Buchanan’s one and only proposal to settle the sectional conflict was to add an “explanatory amendment to the Constitution,” containing “three special points” that would 1) affirm the rights of states to allow slavery where it already existed, 2) strengthen fugitive slave laws, and 3) allow slaveholders to bring their slaves into the territories until those territories became states and decided for themselves whether to permit slavery.
As clerks read Buchanan’s message in both chambers of Congress, “Never was any document listened to with such marked attention before.” Newspapers throughout the country published the message the next day, along with wide-ranging opinions on its content. As expected, Buchanan enjoyed most of his support from the northern Democratic press; a friendly Boston paper stated that he had “found a more excellent way than the common for settling a great family quarrel.” But conversely, northern Republicans and southern Democrats joined together to condemn this message, though for opposite reasons.
Republican Senator John P. Hale of New Hampshire guessed that according to Buchanan, “South Carolina has no just cause for seceding… she has no right to secede… we have no right to prevent her from seceding… the power of the country, if I understand the President, consists in what Dickens makes the English constitution to be—a power to do nothing at all.” Fellow Republican Senator William H. Seward of New York agreed: “It shows conclusively that it is the duty of the President to execute the laws—unless somebody opposes him—and that no State has the right to go out of the Union—unless it wants to.”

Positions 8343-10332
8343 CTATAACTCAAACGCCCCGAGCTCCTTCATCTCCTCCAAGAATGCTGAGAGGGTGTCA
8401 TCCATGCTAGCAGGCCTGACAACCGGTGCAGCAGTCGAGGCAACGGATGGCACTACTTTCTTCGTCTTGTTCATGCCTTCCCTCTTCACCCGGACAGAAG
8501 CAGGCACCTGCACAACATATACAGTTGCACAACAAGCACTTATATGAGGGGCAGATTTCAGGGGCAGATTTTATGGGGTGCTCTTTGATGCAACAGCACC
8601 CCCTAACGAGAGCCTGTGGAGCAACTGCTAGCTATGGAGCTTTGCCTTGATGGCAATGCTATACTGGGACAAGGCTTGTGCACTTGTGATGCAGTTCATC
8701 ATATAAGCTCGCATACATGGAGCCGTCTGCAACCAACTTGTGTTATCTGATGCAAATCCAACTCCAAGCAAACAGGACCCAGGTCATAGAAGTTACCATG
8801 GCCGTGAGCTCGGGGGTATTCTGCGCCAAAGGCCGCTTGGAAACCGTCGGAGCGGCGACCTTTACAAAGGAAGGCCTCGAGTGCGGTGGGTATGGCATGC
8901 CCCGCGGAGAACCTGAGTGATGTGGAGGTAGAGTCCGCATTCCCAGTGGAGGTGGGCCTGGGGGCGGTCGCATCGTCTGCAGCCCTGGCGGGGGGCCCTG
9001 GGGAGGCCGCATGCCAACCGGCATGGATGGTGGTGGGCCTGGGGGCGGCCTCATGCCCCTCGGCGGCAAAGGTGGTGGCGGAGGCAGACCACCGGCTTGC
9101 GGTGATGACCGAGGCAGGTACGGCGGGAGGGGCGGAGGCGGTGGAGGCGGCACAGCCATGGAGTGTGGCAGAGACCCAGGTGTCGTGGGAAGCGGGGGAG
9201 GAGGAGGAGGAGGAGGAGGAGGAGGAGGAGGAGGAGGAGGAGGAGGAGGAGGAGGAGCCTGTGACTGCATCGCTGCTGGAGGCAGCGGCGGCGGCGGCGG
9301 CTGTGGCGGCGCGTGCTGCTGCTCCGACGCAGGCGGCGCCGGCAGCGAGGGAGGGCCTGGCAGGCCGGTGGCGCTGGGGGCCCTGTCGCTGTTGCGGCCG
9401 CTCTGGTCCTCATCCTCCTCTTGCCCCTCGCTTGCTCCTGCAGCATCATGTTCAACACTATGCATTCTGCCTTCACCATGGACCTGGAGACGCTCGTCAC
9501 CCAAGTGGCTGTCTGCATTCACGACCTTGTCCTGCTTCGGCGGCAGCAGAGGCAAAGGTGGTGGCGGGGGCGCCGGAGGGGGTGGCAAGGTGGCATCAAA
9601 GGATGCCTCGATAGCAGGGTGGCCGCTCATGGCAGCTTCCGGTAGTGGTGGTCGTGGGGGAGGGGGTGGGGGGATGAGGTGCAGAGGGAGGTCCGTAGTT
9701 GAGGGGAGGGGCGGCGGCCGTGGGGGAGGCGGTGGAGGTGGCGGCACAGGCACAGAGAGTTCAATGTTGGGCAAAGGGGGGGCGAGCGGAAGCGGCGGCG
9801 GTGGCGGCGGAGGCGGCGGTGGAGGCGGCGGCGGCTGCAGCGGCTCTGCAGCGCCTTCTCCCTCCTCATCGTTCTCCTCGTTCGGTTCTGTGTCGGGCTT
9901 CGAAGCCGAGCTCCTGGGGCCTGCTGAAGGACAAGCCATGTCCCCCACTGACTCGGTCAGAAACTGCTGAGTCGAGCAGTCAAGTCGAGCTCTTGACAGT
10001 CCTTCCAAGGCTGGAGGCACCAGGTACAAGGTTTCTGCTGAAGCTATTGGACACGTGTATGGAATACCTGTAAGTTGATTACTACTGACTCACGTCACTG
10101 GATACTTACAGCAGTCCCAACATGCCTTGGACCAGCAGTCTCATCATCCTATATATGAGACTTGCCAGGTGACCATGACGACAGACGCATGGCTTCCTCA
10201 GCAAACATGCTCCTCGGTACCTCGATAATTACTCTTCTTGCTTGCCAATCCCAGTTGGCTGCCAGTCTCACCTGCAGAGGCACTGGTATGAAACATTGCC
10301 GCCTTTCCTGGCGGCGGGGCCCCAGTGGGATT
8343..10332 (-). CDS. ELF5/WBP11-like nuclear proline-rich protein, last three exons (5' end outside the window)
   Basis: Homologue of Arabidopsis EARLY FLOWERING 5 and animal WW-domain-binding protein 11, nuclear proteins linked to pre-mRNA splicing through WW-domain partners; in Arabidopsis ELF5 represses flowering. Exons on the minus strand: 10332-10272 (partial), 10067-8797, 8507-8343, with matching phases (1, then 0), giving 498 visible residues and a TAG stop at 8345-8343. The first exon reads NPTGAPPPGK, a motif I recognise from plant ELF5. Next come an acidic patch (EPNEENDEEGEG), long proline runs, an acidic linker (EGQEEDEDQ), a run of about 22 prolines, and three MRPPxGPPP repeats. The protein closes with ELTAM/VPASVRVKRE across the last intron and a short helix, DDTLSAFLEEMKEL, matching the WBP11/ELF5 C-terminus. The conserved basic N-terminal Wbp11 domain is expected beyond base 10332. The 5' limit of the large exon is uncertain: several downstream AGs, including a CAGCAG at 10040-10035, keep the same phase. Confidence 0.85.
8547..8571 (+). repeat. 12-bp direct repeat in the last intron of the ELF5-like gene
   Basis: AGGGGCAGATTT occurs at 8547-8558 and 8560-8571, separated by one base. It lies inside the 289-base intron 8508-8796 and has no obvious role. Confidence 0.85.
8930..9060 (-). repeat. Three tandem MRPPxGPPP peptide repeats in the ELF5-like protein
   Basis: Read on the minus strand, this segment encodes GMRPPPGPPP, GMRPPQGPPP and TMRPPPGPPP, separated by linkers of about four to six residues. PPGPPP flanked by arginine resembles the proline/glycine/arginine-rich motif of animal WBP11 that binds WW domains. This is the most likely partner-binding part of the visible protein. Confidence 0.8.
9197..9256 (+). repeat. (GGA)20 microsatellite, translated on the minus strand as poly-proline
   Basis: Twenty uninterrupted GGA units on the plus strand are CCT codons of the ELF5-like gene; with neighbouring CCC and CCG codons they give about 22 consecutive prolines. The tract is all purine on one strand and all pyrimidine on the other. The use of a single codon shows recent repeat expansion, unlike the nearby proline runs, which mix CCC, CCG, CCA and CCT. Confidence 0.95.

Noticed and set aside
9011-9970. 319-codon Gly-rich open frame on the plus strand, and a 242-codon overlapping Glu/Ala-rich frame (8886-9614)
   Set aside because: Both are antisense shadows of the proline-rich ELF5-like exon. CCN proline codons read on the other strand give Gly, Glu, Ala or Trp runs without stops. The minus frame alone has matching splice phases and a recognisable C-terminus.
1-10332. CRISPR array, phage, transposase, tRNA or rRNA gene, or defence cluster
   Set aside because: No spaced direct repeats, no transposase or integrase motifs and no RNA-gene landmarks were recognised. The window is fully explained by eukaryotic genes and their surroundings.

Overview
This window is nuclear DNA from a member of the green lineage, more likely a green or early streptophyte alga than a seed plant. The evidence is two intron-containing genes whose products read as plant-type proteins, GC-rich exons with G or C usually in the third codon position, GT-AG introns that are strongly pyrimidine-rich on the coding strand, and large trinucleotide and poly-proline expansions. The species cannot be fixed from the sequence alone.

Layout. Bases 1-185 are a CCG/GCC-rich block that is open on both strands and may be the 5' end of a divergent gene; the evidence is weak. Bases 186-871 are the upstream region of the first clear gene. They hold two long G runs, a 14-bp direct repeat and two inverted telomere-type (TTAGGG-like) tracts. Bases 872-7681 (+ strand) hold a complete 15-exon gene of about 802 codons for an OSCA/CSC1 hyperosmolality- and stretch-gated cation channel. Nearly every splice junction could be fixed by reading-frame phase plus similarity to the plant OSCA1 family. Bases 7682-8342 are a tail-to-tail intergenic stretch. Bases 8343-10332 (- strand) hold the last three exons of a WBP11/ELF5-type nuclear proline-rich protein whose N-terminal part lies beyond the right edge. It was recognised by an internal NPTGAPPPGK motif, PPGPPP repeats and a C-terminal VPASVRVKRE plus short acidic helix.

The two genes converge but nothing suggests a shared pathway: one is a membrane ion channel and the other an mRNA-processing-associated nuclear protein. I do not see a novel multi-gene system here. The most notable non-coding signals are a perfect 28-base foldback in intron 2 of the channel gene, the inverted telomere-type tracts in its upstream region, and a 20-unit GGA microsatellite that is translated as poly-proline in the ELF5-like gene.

Republican Congressman Charles Francis Adams, son of President John Quincy Adams and grandson of President John Adams, said of Buchanan’s message, “It was in all respects like the author, timid and vacillating in the face of slaveholding rebellion, bold and insulting toward his countrymen whom he does not fear.”
President-elect Abraham Lincoln had waited to read Buchanan’s statement “with the greatest anxiety” because he was hopeful that the outgoing president would make a strong statement against both secession and the expansion of slavery into the territories. But it did neither. Lincoln expressed great dissatisfaction, particularly with Buchanan blaming the sectional crisis on the northern states.
The pro-Republican New York Times called the message “… the most elaborate effort Mr. Buchanan has ever made to appear bold without taking any risks. It is hard to believe that Mr. Buchanan is a conscious accomplice in the treason he is doing so much to aid;–but we can arrive at no other conclusion without impeaching his intelligence and his personal courage… It seems incredible that any man holding a high official position should put forth such an argument… The truth is, the Message is only laughed at by all parties.”
Harriet Beecher Stowe, author of Uncle Tom’s Cabin, the novel that had incited much sectional animosity due to its harsh portrayal of slavery, quoted the Bible: “The fool hath said in his heart there is no God.”
Democrat Albert Iverson of Georgia disagreed with Buchanan’s assertion that states had no right to secede, declaring, “Sir, the Southern states that are now moving in this matter are not doing it without due consideration. We have looked over the whole field. We believe that the only security for the institution to which we attach so much importance is secession and a southern Confederacy.” Senator Albert Brown of Mississippi said simply, “All we ask is that we be allowed to depart in peace.”
Regarding Buchanan’s proposed amendment, Republicans strongly opposed any effort to expand slavery into the western territories. And since they now enjoyed a slim majority in Congress for the first time in party history, there was virtually no chance of it being enacted. Besides northern Democrats, few people were satisfied with Buchanan’s handling of the mounting crisis.